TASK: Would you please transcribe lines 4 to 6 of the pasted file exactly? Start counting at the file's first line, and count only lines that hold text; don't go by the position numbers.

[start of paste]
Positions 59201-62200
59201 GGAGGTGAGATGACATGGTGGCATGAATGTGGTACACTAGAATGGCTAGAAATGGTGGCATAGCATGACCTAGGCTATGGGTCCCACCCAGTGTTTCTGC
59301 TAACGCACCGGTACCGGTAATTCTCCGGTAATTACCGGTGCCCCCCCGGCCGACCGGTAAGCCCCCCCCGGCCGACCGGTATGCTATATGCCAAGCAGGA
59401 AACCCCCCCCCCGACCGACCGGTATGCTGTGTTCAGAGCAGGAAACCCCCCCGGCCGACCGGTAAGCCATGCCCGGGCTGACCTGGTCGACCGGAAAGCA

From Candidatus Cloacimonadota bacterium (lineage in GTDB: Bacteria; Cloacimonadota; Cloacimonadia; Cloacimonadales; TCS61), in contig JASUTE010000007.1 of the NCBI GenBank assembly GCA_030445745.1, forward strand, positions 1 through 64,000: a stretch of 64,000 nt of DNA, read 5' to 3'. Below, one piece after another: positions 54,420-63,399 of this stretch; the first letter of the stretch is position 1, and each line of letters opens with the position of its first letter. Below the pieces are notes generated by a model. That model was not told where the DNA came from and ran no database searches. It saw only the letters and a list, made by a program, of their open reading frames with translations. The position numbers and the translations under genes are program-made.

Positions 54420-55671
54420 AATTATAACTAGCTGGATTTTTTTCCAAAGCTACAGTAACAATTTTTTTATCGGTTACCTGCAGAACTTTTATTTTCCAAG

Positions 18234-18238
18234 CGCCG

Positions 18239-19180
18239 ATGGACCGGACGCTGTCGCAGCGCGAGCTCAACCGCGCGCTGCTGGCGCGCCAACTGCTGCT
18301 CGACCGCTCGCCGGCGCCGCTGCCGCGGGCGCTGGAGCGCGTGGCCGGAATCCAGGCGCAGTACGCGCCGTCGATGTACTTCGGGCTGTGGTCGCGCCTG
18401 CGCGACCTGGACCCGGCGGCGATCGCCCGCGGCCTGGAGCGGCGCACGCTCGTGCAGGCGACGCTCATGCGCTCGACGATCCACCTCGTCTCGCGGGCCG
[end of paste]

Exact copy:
59401 AACCCCCCCCCCGACCGACCGGTATGCTGTGTTCAGAGCAGGAAACCCCCCCGGCCGACCGGTAAGCCATGCCCGGGCTGACCTGGTCGACCGGAAAGCA

From Candidatus Cloacimonadota bacterium (lineage in GTDB: Bacteria; Cloacimonadota; Cloacimonadia; Cloacimonadales; TCS61), in contig JASUTE010000007.1 of the NCBI GenBank assembly GCA_030445745.1, forward strand, positions 1 through 64,000: a stretch of 64,000 nt of DNA, read 5' to 3'. Below, one piece after another: positions 54,420-63,399 of this stretch; the first letter of the stretch is position 1, and each line of letters opens with the position of its first letter. Below the pieces are notes generated by a model. That model was not told where the DNA came from and ran no database searches. It saw only the letters and a list, made by a program, of their open reading frames with translations. The position numbers and the translations under genes are program-made.

Positions 54420-55671